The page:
The Latest: Merkel says her 30-days remark not a deadline


Germany’s Chancellor Angela Merkel and British Prime Minister Boris Johnson attend a joint press conference, in Berlin, Wednesday, Aug. 21, 2019. German Chancellor Angela Merkel says she plans to discuss with UK Prime Minister Boris Johnson how Britain’s exit from the European Union can be “as frictionless as possible.” (Bernd Von Jutrczenka/dpa via AP)

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PARIS (AP) — The Latest on British Prime Minister Boris Johnson’s effort to reopen Brexit talks on European trip (all times local):

3:30 p.m.

German Chancellor Angela Merkel says a suggestion she made that a solution to the Brexit dispute be solved in 30 days shouldn’t be interpreted as a strict deadline.

Merkel told reporters during a visit to the Netherlands that “it would be better to say one can achieve that by Oct. 31.”

The German chancellor said her remark during a news conference Wednesday with British Prime Minister Boris Johnson was merely “an allegory for being able to do it in a short period of time.”

Some commentators in Britain had interpreted her comment as a deadline to Johnson, who wants to take Britain out of the European Union by the end of October — whether a solution to the Irish border issue is agreed or not.


1:30 p.m.

French President Emmanuel Macron says the Irish backstop is “indispensable” in a Brexit deal.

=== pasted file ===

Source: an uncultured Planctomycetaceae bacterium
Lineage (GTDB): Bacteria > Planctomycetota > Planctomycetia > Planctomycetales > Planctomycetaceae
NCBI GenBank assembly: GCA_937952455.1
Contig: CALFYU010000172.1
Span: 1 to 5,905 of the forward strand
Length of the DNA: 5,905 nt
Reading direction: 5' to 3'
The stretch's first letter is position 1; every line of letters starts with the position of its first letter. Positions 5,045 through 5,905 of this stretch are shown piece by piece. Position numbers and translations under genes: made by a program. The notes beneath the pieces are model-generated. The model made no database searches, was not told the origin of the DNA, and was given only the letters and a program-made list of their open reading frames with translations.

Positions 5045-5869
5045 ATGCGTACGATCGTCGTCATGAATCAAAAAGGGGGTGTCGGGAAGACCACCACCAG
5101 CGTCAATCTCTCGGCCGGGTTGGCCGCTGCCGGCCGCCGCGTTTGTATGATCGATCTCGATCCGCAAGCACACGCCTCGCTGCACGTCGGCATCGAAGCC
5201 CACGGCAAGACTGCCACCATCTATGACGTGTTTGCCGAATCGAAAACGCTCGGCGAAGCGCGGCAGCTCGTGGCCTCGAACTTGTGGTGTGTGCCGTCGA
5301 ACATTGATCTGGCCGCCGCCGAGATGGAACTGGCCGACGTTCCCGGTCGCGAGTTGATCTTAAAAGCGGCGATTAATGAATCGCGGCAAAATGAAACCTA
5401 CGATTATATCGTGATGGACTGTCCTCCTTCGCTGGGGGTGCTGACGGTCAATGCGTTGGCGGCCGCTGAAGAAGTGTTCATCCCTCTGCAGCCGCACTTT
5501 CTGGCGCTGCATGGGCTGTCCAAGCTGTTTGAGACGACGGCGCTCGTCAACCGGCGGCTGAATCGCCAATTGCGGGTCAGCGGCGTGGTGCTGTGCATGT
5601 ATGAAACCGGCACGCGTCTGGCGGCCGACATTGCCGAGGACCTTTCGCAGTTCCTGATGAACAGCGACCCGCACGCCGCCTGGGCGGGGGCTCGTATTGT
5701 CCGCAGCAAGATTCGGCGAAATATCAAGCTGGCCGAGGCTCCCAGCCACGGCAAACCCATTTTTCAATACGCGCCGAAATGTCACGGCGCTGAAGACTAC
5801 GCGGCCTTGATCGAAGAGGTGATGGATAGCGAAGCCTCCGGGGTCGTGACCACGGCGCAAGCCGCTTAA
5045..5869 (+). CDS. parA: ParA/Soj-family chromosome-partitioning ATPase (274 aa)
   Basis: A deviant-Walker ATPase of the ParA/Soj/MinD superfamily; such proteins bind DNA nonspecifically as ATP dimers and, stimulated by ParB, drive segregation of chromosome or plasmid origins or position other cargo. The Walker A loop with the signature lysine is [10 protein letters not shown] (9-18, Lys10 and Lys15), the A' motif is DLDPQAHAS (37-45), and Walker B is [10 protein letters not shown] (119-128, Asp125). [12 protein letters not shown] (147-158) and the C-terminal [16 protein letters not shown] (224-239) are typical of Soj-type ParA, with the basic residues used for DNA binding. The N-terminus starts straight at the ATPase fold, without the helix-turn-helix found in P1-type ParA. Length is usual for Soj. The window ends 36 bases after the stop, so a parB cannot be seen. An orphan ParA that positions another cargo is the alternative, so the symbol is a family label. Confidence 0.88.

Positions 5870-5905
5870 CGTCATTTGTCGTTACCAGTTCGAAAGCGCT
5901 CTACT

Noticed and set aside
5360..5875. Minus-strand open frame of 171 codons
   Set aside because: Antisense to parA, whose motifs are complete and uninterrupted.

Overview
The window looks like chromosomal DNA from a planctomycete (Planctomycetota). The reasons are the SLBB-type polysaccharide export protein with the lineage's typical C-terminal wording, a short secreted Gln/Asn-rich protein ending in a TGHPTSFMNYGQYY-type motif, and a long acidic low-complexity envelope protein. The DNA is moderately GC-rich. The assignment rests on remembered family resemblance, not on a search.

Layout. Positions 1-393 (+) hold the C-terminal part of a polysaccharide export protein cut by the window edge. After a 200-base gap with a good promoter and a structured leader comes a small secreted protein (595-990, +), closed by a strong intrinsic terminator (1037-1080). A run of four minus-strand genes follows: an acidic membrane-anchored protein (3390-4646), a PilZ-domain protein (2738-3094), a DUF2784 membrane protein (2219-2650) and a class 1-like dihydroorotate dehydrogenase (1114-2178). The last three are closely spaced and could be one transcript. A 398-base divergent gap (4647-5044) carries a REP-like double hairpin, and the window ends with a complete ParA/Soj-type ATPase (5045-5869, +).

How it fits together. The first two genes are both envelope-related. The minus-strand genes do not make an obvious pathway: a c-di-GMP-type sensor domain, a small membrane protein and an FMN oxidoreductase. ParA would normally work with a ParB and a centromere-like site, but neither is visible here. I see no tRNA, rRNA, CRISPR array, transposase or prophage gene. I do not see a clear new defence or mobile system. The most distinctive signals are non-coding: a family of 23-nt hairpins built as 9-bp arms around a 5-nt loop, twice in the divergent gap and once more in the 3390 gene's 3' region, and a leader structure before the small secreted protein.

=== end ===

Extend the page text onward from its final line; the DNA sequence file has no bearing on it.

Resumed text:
Welcoming British Prime Minister Boris Johnson to the courtyard of his Elysee Palace Thursday with a big smile and little pats on the back, Macron remained firm on his position that renegotiating the deal for Britain to leave the European Union is not an option.

“We have to respect what was negotiated,” he said.

“My position is very clear. I know it’s in your thoughts day and night,” he joked.

Macron said that details could be negotiated within the next 30 days but only within the framework of the existing deal because of the need to preserve stability in Ireland and the integrity of the EU single market.


11 a.m.

A group of U.S. legislators has written Prime Minister Boris Johnson, warning him that any trade deal with the United States is “highly unlikely” if the historic Good Friday accord is weakened.

The Congressional Friends of Ireland, a group in the U.S. Congress which promotes peace and reconciliation in Northern Ireland, wrote the letter to express its concern about British efforts to leave the European Union potentially resulting in a hard border between Northern Ireland and Ireland.

The letter notes that America is guarantor of the deal and says “any weakening of the Good Friday Agreement or threat to the 310-mile (500-kilometer) seamless border would make the prospect of a future US-UK trade deal highly unlikely.”

The letter warns that the peace process is “still fragile and needs to be nurtured.”


10 a.m.

British Prime Minister Boris Johnson is expected to find little support for his drive to reopen Brexit negotiations when he meets with French President Emmanuel Macron on the second stop of his European tour.

Johnson was buoyed Wednesday by German Chancellor Angela Merkel, who raised the possibility that a negotiated departure from the European Union may still be possible if Britain comes up with alternative plans for the Irish border within 30 days.

But Macron has already dampened expectations for meetings later Thursday, saying renegotiating the Brexit deal is “not an option.” Johnson is seeking concessions to win support in Parliament where he has a one-seat majority.

Macron said: “We must help the British deal with this internal democratic crisis but we mustn’t be hostage to it nor export it.”

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